Compassion: a gift for you, a gift for the world!

A friend of mine posted on Facebook “What breeds compassion?”  I love this question.  If we are looking for compassion in our lives one of the most important questions we can ask ourselves is what can I do to offer compassion.  First let’s define what compassion is and isn’t.  Compassion is empathy, listening, support, asking what you can do to help the person through action, words, touch or time.  Compassion is not feeling bad for someone, asking what they are doing wrong, trying to fix it for them or judging them.  When we show someone compassion we create a space for them to be in their truth without judgement and when we are shown compassion we can come to the table without defensiveness and can show compassion in return.

So many of us are feeling a lot of negative emotions right now- fear, loss, confusion and uncertainty.  How can we “breed compassion” in the midst of these emotions?  One step at a time!  Take the time to offer yourself compassion first, then others, then compassion to the thing or person that you are having difficulty with.

When we feel that we are receiving compassion when we feel seen, heard and loved.  So how do you feel those things?  Acknowledge what you are feeling and going through.  See yourself in your dynamic, full paradoxical self.  Ask yourself what you need to feel held and seen.  Do for yourself what will fill your cup and/ or seek out the people who support that for you.  When we are able to show ourselves compassion the compassion we show others becomes more authentic.  It can be hardest to show ourselves compassion because we often judge ourselves harder than anyone else can judge us.  Compassion is not loving someone because they are without fault, it is loving them in the full spectrum of who they are.  The wounded pieces of ourselves that can create our shortcomings are the pieces that need compassion the most.  How can you love your “unlovable” parts?  Compassion.

For many of us, showing others compassion is easier than showing compassion to ourselves.  Being compassionate to others gives them the platform to show up in an authentic and honest way.  Having compassion is not saying that they are perfect or that some unacceptable behaviors are ok. Rather, it is saying “I see you in your complex humanity and you are lovable, you are worthy”.  Imagine how this can transform shame.  When I am in a shame place I am not showing up to express my love or passion.  When I am in shame, I am judging myself so harshly that I fear being seen. When I am shown compassion in this place I become comfortable enough to look at this piece of me and transform it into something that can serve me and others.  I believe we are born love, out of love and into our expression of love.  This love is at the root of our desire for connection and when we show others compassion we are inviting a human connection as opposed to judgements that separate us.  Connection says we are alike; this is compassion.sunSHINE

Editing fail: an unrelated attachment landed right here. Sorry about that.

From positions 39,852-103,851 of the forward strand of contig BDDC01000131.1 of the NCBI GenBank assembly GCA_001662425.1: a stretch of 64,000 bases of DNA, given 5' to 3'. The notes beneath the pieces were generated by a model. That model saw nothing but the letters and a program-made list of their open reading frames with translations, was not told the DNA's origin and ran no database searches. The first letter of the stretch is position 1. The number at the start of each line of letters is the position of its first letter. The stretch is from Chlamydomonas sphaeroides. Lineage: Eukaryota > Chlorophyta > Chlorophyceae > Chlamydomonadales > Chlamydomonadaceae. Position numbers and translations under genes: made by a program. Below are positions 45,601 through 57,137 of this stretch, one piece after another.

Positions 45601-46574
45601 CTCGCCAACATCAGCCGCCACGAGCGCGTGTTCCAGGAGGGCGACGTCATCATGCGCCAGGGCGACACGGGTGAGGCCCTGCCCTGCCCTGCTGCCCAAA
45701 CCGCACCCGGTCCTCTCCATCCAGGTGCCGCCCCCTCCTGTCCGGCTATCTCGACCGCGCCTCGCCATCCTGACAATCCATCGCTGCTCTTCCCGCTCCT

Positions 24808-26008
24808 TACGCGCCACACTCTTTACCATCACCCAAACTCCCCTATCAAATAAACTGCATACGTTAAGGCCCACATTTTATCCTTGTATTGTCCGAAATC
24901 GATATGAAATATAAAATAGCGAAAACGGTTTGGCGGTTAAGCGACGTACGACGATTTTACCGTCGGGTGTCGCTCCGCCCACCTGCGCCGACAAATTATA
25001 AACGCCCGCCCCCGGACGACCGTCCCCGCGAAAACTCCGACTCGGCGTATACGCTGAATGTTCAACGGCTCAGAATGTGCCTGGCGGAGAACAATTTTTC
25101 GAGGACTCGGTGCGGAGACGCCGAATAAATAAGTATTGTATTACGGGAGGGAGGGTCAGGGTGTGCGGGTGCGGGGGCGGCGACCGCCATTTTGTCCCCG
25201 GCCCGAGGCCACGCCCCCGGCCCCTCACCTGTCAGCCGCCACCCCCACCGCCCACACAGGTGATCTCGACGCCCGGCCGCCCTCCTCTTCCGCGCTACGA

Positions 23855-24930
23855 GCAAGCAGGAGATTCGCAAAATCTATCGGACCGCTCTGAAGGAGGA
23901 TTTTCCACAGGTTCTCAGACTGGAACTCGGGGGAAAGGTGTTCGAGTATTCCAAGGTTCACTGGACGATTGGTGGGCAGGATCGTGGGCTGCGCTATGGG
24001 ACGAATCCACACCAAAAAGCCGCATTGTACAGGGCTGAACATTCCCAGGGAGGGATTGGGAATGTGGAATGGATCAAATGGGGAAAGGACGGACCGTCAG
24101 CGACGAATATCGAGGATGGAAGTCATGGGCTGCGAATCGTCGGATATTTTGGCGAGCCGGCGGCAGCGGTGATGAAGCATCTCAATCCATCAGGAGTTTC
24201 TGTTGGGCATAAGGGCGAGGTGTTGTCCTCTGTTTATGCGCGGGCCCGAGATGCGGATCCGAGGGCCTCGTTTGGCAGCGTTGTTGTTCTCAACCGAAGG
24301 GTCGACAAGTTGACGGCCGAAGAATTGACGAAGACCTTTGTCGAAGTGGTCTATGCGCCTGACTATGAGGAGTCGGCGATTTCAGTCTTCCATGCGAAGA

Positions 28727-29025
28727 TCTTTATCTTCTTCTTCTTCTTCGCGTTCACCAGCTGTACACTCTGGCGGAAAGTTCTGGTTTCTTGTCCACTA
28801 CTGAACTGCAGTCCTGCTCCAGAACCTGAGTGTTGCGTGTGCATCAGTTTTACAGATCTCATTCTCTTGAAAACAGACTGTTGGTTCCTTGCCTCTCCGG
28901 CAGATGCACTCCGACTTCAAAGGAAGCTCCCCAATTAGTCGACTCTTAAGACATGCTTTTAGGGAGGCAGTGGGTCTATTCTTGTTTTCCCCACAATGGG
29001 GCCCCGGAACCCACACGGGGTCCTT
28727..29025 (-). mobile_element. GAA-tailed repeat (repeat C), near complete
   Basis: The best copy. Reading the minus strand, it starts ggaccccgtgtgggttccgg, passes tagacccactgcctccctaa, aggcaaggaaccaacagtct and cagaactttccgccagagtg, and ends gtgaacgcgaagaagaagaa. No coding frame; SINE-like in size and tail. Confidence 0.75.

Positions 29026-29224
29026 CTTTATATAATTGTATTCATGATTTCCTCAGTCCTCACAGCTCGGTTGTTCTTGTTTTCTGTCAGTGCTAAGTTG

The hardest things/people to show compassion to can be the things/people that we fear or possibly even hate.  How do we show compassion to the person who so completely lives in disregard to everything around them?  How do we show compassion to the things or people that do things that directly cause us harm?  Now this is a touchy subject.  I by no means believe that people should ever accept abuse or harmful behavior from someone under the guise of forgiveness or compassion.  For my own spirit and mental balance, I may hold compassion for that person.  In my early 20’s I spent 1 ½ years in an abusive relationship. For most of that time I held myself in shame which made excuses for my abuser.  Today I hold compassion for him in my heart.  I have not seen or spoken to him in 12 years but I know he is a wounded soul.  My compassion shows me that because he was raised in an extremely physically and sexually violent home he had no choice to learn these things as a child (which does not excuse him for not learning a different thing as an adult).  I have heard that he is still living the same life he was when I was with him.  He is miserable, self-hating, self-destructive and lost.  I don’t know if he will ever find love for or from others, yet I pray he will because just as you are part of me, he is part of me, we are all connected.  Through seeing the connections of everything we can find compassion for everything.  Through this compassion, I can look at my abuser and know that he acted out of fear and when I am in a place of fear I can also present from a place of anger.  The seeds are within all of us- we are all human.